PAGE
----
People who frequently visit museums know that the exhibits shown in the galleries are only a very small part of the collection a museum keeps in its basement. Legend has it that in the big museums the ratio is about one to ten. Collections are the museums' center of knowledge, and it is them that outline their character. If a museum is a center of knowledge, then the objects chosen to be part of the collection convey knowledge of some kind. Whether they are photographs, paintings, models, or texts, they always teach us something that derives from their distinctiveness and representation, and from their historical or esthetic significance.
[Radios from the San Francisco History Museum Collection | Photograph: J. Waits | From Radio Survivor website]
However, while the value of an art collection is perhaps self-evident due to the authenticity of each artwork, a design museum's collection usually also includes everyday objects that many people have in their homes in any case, since design is associated with the most familiar and practical objects which are mass produced. What, then, is the point of collecting them? It may be that it is only when these objects become history and evoke nostalgia in us that their value suddenly becomes more understandable. Paola Antonelli, senior curator at MoMA in New York, touched upon this subject when she attempted to explain why she believes it is important for the museum's collection to also include video games in general and well-known and popular ones in particular.
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So what makes a museum what it is? "Today, beyond being a bureaucratic but binding clause in the Israeli Museum Law, a museum collection reflects the fields of interest of the museum in which it is housed, the exhibitions emerging from it, and its distinctiveness on the world museum map. Defining its collection helps a museum to outline its place, role, and uniqueness. Or, in other words, what makes a museum what it is", writes Galit Gaon, chief curator at Design Museum Holon.
[Screenshot of the Israel Museum's online design collection]
Numerous fundamental questions arise concerning the way a museum collection is created and formed. What in the collection is planned - for instance, what the museum decided to purchase, and what is circumstantial - and what did the museum receive as a donation. And in this context, are there objects that the museum refuses to accept or which it buries in the collection. However, one of the principal questions is what does a museum do with its collection? How is the extensive knowledge accumulated behind the scenes conveyed to the public? In most museums some of the galleries are officially dedicated to permanent or changing exhibits from the collection as part of national and international museum regulations. Contemporary digitization trends have led to many rich collections being displayed online, featuring sophisticated search engines, and enabling in-depth study without leaving the comfort of home. Many museums also offer special tours to the collection rooms in order to satisfy visitors' curiosity, providing a glimpse behind the scenes, and breathing life into the collection.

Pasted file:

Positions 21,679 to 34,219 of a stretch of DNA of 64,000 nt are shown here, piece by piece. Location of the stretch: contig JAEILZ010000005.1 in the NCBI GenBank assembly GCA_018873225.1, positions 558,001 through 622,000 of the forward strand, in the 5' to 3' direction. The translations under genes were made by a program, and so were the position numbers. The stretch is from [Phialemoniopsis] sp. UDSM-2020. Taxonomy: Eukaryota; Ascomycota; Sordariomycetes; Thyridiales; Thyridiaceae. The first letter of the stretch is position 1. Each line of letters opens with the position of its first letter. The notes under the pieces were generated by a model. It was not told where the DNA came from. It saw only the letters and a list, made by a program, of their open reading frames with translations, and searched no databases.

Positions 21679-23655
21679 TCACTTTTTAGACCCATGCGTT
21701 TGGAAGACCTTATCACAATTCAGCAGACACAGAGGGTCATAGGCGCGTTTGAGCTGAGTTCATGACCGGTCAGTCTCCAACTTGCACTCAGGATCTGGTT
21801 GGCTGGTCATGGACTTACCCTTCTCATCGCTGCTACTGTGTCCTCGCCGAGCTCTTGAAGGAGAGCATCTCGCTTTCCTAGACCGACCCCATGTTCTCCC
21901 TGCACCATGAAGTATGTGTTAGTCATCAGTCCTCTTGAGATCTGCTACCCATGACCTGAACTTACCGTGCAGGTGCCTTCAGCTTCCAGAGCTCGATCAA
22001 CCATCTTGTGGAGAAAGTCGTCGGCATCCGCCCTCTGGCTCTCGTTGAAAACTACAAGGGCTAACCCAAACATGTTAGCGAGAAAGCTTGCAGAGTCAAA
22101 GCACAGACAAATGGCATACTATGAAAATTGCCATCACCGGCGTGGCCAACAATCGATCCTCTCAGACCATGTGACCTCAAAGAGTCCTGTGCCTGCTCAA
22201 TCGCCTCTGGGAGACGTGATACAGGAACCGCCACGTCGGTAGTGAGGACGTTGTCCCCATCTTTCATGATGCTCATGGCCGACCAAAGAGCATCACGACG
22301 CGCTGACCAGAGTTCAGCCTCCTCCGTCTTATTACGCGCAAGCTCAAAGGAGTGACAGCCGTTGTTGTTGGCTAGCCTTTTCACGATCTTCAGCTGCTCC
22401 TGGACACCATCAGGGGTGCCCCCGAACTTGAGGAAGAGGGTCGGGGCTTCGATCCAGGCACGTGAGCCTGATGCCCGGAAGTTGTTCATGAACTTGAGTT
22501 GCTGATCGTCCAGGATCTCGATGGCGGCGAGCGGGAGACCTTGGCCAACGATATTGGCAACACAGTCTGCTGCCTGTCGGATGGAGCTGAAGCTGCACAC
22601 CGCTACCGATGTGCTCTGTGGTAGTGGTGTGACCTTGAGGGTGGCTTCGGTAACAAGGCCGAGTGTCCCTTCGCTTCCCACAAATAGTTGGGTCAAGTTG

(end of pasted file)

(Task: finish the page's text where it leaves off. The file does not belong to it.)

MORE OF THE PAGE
Yet the most prevalent expression of engaging in a collection is still displaying objects from the collection in exhibitions at the museum. The choice concerning which objects to include in an exhibition and under what theme is significant. Tel Aviv Museum of Art hosted Public Movement in an exhibition entitled "National Collection" (27.10.15-10.12.15) in which the performers raised various issues associated with the construction of nationalism by means of art with reference to museum collections. The exhibition, which was built for the museum, included transitions to the museum's "back rooms" and basements where the collection is housed. The members of Public Movement addressed the status and meaning of artworks in the collection at defining moments, such as the Ceremony of the Declaration of Independence (1948), which was held in the museum, and hanging on the walls were somber images of subjects associated with Judaism that were donated to the young museum collection. In contrast, the members of Public Movement also addressed times of emergency such as fire and how a hierarchy is created among the artworks by the decision which of them should be saved first.
Different museums contend in different ways with exhibitions of objects from their collection. At Petach Tikva Museum of Art they chose to handle collection exhibits by involving guest artists. In each collection exhibition a different artist is invited to create a new artwork with reference to one from the collection. Drorit Gur Arie, the museum's chief curator:
"What is a museum collection if not an underworld of art pieces kept, untouched, under the ground, like corpses, waiting for the eye of a curator-god to choose and resurrect them , if only for a few months, before they are returned to the nether regions once again?"
Gur Arie draws an analogy between a museum and a graveyard, and views art pieces not as merely material or object but as possessing spirit as well, and the collection housed in the museum's storerooms as being in a state of limbo, hovering between the living and the dead, the underworld (the storeroom) and the world of the living (the exhibition space). However, according to the artist and curator, this is a two-way street, for by exhibiting the collection the art pieces come back to life. Thus, video screenings can also be viewed as an act of resurrection, a journey back from oblivion to culture, from darkness to light, and from the storerooms of memory to "new context and interpretation", according to the curator.
[The Collection Room at the Birmingham Museum, England]
To chairs from the museum Collection >>>